A RARE CHINESE WUCAI 'DEHUA' 'CHILONG' WINEPOT AND COVER EARLY QING DYNASTY
of cylindrical form modeled with a pair of clambering chilong, one forming the spout and the other forming the handle, overall decorated with floral and lingzhi sprigs, the similarly decorated cover surmounted by a further chilong-form knop. Together with a similarly modeled white-glazed winepot and cover. 4 pieces.
Height of Dehua winepot: 6¼ in.
The wucai winepot in overall good condition except for a small chip to the back of the chilong forming the handle. The winepot cover with a small flake chip to the rim, and an approx. 2 cm by 0.3 cm half-crescent shaped section missing to the lip. Overall with wear to the surface, and minor firing imperfections. The white crackle glazed winepot with the tip of the horn of the dragon spout restored, otherwise the winepot and cover in overall good condition.
In response to your inquiry, we are pleased to provide you with a general report of the condition of the property described above. Since we are not professional conservators or restorers, we urge you to consult with a restorer or conservator of your choice who will be better able to provide a detailed, professional report. Prospective buyers should inspect each lot to satisfy themselves as to condition and must understand that any statement made by Sotheby's is merely a subjective qualified opinion.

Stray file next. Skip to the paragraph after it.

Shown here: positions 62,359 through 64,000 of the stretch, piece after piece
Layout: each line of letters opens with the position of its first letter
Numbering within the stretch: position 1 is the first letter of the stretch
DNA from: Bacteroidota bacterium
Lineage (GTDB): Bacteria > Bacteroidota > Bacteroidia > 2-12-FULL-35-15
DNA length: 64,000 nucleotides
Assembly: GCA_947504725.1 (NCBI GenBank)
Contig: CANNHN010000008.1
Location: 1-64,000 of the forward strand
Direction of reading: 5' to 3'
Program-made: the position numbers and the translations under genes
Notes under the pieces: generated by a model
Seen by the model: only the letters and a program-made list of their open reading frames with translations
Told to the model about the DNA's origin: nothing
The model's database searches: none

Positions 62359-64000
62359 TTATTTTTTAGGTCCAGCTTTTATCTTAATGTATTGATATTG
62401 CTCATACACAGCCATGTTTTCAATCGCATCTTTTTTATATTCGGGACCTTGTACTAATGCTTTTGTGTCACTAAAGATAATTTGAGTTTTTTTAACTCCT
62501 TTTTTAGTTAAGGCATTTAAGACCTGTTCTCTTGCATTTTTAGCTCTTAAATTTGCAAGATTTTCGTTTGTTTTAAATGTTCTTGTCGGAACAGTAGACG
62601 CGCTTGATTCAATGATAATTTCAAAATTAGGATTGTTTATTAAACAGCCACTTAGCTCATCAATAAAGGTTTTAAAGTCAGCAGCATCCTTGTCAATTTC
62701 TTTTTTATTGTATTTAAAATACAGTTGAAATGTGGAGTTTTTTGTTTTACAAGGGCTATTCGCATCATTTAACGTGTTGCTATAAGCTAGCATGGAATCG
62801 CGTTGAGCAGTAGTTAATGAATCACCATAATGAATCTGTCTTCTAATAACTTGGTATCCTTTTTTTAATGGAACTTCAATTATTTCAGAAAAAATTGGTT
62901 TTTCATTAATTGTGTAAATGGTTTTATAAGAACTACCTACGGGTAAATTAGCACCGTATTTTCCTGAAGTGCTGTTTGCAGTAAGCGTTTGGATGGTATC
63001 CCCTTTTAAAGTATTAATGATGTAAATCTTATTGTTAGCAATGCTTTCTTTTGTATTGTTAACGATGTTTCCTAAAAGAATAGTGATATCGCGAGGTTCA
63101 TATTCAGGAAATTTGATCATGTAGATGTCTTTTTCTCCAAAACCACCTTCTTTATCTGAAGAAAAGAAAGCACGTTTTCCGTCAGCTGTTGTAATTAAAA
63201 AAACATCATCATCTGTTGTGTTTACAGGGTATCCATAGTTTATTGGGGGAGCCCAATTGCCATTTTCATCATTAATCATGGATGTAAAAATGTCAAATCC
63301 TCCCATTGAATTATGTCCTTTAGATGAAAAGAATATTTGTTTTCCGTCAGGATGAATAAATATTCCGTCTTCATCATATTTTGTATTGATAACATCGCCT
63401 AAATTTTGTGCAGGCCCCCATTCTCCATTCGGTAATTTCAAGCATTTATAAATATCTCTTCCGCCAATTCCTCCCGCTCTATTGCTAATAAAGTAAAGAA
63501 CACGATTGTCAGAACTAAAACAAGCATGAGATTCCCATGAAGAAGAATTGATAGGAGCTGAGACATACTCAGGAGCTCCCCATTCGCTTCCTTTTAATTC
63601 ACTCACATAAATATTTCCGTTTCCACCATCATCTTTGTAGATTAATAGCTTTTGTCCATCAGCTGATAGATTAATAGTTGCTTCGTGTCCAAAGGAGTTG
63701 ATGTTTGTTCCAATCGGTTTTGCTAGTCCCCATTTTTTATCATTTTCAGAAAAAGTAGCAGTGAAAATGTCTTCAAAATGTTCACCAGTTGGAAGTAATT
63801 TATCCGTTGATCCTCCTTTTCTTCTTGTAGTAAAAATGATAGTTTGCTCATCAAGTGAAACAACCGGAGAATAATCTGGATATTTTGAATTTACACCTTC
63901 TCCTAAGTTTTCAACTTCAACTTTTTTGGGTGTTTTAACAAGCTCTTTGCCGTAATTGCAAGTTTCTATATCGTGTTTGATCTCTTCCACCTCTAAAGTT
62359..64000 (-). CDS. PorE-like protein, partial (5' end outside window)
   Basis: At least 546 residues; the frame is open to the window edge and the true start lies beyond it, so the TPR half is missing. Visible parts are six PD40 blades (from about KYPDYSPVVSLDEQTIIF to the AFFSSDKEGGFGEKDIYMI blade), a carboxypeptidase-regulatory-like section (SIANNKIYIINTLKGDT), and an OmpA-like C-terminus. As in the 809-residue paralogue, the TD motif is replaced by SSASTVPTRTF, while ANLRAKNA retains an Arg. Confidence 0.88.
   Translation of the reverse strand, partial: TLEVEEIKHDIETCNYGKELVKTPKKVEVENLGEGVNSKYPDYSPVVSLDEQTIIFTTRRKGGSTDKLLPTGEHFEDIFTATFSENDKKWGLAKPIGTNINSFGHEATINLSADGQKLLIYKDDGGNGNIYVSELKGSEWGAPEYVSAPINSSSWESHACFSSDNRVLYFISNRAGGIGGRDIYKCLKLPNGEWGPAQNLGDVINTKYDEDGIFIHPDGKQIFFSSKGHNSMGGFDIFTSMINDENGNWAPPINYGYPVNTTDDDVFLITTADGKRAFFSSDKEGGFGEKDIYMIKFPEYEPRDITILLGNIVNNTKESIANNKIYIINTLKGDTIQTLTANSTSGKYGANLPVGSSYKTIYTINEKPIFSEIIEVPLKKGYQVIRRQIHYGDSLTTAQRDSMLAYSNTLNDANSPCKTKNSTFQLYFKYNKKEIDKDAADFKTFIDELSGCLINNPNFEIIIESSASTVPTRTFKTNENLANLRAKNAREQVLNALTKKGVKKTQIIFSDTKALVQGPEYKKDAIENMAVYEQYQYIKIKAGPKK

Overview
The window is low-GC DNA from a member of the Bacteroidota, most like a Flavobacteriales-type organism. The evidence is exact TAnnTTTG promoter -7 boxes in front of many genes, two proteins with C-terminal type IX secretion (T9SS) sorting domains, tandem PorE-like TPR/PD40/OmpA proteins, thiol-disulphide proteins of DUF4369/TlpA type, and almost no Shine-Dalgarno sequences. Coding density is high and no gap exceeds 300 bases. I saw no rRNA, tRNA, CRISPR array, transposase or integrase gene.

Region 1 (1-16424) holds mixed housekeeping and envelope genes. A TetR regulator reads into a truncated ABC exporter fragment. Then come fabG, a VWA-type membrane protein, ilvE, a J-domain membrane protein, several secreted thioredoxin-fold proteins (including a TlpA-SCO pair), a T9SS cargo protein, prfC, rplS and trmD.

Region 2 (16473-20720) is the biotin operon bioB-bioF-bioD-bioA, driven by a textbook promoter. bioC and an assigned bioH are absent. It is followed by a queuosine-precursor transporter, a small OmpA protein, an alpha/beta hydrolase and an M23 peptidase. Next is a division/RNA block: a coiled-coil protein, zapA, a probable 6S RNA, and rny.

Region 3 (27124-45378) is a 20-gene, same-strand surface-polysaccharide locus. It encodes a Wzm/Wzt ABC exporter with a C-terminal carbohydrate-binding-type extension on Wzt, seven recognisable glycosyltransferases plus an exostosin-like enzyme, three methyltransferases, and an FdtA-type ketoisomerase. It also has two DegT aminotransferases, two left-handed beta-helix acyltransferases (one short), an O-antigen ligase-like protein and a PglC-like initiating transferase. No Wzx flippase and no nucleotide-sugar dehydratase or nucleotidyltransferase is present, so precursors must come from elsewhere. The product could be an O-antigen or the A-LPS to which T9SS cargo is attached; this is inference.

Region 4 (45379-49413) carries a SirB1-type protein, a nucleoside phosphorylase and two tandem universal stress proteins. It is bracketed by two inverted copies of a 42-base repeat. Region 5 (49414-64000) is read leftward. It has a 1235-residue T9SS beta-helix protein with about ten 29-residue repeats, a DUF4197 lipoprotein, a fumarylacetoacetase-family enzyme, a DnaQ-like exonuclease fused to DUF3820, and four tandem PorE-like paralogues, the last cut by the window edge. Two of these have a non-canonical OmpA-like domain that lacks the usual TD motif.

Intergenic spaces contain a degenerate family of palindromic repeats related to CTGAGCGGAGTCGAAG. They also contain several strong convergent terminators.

NOTWITHSTANDING THIS REPORT OR ANY DISCUSSIONS CONCERNING CONDITION OF A LOT, ALL LOTS ARE OFFERED AND SOLD "AS IS" IN ACCORDANCE WITH THE CONDITIONS OF SALE PRINTED IN THE CATALOGUE.
Acquired in New York prior to 1990
The Shouya Studio collection
Christie's New York, 21st March, 2014, lot 2125
Ye, 2005, fig. 814, p. 287
Liu, 2007, pl. 97,
This rare example of Dehua porcelain decorated in wucai was discussed in Peilan Ye, Zhongguo Caici / Chinese Decorative Porcelain, Shanghai, 2005, pp. 285-286. The author notes that most likely polychrome-enamelled Dehua wares were produced by late Ming dynasty, and continued to be produced throughout the Qing dynasty. Examples of wucai-enamelled Dehua wares are in the collection of the Fujian Museum, including bowls, dishes, jardinières and brushpots. Other examples in various forms such as vases, ewers and cups are also extant. The author notes that the method of decoration for wucai in Dehua largely similar as the Jingdezhen kilns during the Kangxi period. For further reference on wucai and fencai decorated Dehua wares, see Ye, 2005, pp. 285-287.